Nostalgic to a T: Cowabunga!

The desire to wear my past infected me too.

Retro style t-shirts likely proliferated because some designer wanted a theme party night (‘70s, ‘80s, 90s…). The style choked the world in nostalgia until creativity became stagnant.

And yet there I was, packing for vacation when I realized I had at least five such shirts. Like so many people my age, I hadn’t escaped the thrall of childhood icons. Was this realization so bad? These images reflected who I was, am, and will be. My interests evolved over time, but they needed to start somewhere.

Eastman & Laird's TMNT started an obsession.
Eastman & Laird’s TMNT started an obsession.

Kevin Eastman and Peter Laird’s original iteration wasn’t my first encounter with their talking, fighting heroes-in-a-half-shell creations. I’d discover who these two creators were much later in life. Still, their characters led to my fascination with a certain genre and medium.

I discovered Archie Comics’ cartoon-adjacent Teenage Mutant Ninja Turtles Adventures in a local grocery store. Staring up at the spinner rack, the Laird-drawn cover fascinated me by how it showed Donatello’s transformation.

My parents noticed my fascination. “Do you wan–”

“YES!” I grabbed the issue. Within the hour I was home reading and hooked for life.

I don’t remember the plot for that specific issue, but I know I kept reading. I remember discovering other cultures, time travel, WWII, and outer space. I remember being introduced to science fiction tropes (if you meet a future version of yourself, he or she always has a patch or scar to easily differentiate themselves from you). I remember following an epic serialized story. And I remember slowly getting more comics from that spinner rack on a weekly basis before learning about comic book stores. Twenty-two years later, I still track down new comics on a weekly basis. My tastes may have changed along the way, but my love of the medium hasn’t waned.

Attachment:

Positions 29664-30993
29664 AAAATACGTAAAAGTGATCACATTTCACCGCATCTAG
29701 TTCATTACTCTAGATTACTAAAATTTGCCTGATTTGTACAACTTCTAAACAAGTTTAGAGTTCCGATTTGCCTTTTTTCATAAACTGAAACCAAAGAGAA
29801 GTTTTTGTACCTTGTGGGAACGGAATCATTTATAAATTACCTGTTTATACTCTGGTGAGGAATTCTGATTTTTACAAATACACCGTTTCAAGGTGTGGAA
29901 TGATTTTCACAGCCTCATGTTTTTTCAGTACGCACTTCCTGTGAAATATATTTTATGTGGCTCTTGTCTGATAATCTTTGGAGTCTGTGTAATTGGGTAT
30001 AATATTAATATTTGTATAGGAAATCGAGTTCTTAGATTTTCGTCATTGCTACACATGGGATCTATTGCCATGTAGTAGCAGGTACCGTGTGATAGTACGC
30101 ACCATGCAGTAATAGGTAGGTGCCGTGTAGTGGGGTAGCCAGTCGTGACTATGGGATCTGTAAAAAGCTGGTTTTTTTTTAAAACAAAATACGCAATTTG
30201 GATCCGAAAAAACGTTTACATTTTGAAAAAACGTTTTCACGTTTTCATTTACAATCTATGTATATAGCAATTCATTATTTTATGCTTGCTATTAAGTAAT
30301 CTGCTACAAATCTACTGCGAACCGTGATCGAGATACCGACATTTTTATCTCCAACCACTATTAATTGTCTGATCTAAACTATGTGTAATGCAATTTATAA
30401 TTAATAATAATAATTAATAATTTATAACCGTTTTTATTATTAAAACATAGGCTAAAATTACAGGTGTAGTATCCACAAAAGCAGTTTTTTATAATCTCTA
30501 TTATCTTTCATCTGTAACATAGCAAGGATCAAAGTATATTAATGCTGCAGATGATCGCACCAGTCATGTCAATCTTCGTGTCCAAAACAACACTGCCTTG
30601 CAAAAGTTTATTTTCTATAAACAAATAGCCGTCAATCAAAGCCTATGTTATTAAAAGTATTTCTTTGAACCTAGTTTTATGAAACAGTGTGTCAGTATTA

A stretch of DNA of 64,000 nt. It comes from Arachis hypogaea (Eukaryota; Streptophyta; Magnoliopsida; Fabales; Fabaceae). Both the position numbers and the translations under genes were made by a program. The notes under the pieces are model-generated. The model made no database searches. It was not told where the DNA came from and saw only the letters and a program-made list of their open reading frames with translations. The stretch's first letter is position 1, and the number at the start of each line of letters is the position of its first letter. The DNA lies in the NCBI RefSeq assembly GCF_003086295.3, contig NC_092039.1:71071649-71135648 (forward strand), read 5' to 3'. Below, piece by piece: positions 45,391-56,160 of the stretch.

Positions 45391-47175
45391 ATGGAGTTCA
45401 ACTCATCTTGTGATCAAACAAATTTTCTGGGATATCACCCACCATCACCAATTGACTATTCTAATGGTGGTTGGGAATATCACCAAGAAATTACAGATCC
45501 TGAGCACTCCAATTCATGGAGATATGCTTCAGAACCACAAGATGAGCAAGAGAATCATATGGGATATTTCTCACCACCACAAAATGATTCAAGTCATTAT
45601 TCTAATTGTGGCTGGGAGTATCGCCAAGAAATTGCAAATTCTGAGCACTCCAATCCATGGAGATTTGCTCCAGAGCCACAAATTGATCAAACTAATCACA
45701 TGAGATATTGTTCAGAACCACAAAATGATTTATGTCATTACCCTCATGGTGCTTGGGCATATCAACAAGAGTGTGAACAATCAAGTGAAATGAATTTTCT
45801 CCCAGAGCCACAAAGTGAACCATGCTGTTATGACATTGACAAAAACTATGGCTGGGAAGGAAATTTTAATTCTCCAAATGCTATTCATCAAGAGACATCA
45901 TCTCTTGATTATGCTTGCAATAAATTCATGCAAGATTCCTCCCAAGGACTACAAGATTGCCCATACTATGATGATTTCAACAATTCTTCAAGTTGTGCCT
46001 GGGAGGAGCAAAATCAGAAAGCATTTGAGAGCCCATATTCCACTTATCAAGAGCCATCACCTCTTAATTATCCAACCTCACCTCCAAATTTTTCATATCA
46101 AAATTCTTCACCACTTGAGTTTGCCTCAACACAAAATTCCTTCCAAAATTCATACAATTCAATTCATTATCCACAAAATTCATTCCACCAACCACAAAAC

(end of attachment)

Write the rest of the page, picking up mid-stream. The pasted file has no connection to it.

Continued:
All of this indirectly started because of an Eastman and Laird creation. At some point the summer (depending on my ever-growing to-read list), I’ll finally read the stories that inspired my comics obsession.

Published by

Patrick Ridings

Patrick Ridings attempts to remain creative by writing whenever possible. His first published work appeared in Philly Beer Scene's June/July 2012 issue. Mr. Ridings believes all writer bios read like Stan Lee's Dr. Doom dialogue from 1962.

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